The UAE is one of the supporters of General Khalifa Haftar and his Libyan National Army (LNA). The general launched a military offensive to take Tripoli last year, but failed due to Turkey's heavy support for the Government of National Accord (GNA).
The same scenario is being repeated, however, in a different context. This time around, no one is implicating UN envoy Williams in any wrongdoing, but many LDPF participants are complaining about her decision to continue with the discussions before the bribery scandal has been fully investigated.
UNSMIL knows full well who is accused of making the money offer and who was ready to accept in return for votes. Indeed, it took the issue seriously by referring it to the UN Panel of Experts on Libya to investigate, but many LDPF members believe any suspects should have either been suspended or dismissed altogether. In fact, that was the demand in their open letter to Guterres calling on the world body to investigate the matter before proceeding any further.
Multiple sources inside the LPDF have spoken of a potential deal being signed later this week.
The LDPF is to decide two important milestones for the war-ravaged country. Firstly, to reshuffle the current presidency council by reducing its membership from nine to only three representing Libya's three historic regions: Tripolitania in the west, Cyrenaica in the east and Fezzan in the south. The LPDF's second task is to nominate a new prime minister, independent of the new presidency council. The new government is then to work on organising elections in the country no later than 24 December, 2021.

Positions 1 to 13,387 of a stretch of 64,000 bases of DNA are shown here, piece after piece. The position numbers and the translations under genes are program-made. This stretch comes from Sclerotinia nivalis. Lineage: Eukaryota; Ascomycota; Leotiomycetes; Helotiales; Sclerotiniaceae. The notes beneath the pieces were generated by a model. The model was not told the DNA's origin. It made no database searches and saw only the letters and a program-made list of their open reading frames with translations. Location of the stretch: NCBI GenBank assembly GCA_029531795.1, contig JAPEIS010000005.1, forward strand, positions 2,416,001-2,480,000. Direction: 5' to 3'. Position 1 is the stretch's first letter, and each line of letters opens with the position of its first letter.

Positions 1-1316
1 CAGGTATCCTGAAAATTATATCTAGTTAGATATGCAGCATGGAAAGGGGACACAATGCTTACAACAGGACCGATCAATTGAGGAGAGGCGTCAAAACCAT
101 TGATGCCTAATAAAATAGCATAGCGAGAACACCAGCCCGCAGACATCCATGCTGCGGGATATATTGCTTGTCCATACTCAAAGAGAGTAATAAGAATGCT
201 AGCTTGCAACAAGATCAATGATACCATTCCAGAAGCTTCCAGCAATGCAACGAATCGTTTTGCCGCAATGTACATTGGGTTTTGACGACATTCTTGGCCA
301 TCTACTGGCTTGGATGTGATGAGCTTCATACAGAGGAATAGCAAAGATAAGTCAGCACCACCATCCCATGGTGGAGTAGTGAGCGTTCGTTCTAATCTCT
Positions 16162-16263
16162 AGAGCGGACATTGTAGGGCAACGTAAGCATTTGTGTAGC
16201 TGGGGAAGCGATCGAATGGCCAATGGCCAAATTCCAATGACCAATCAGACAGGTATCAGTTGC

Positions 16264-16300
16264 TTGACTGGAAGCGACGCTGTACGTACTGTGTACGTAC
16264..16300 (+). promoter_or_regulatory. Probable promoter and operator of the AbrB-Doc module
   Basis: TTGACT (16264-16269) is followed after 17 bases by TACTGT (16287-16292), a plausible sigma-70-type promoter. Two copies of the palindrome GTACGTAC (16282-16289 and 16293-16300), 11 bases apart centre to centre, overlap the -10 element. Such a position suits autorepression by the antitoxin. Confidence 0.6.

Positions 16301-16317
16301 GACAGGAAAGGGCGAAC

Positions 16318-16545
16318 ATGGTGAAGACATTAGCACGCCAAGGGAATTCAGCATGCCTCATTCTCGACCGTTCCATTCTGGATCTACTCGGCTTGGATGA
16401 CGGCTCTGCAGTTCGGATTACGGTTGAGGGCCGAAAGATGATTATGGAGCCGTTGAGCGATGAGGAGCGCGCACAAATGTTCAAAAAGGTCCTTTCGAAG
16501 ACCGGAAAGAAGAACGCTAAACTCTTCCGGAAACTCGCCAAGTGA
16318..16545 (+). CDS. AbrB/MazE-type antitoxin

In another development, Libya's divided parliament met for the first time in years, with all MPs present in Tangier, Morocco. The 24 November meeting, mediated by Morocco, expressed support for the LPDF dialogue in Tunisia, promising to meet inside Libya to approve whatever recommendations were made by the gathering.
However, there are still some sticking points. For example, there is no clear agreement on the issue of armed militias and whether disarming them before any elections is at all possible. The LPDF agreed on disarming all armed groups before any elections, but this could prove to be easier said than done.
Even the military agreement signed by the LNA and the GNA representatives in Geneva last month is not making the expected progress on the ground. The military commission has since met several times inside Libya, but has so far failed to make progress. The Geneva agreement, for example, explicitly calls on all foreign forces to leave Libya. Thousands of Russian mercenaries are supporting the LNA, while thousands more Syrian mercenaries brought by Turkey are supporting the GNA.
The UN mediations might succeed this time, but whether that will mean peace for Libya remains to be seen, as the devil is always in the detail. The bribery issue, unless thoroughly investigated, will certainly come back to haunt the UNSMIL.
The views expressed in this article belong to the author and do not necessarily reflect the editorial policy of Middle East Monitor.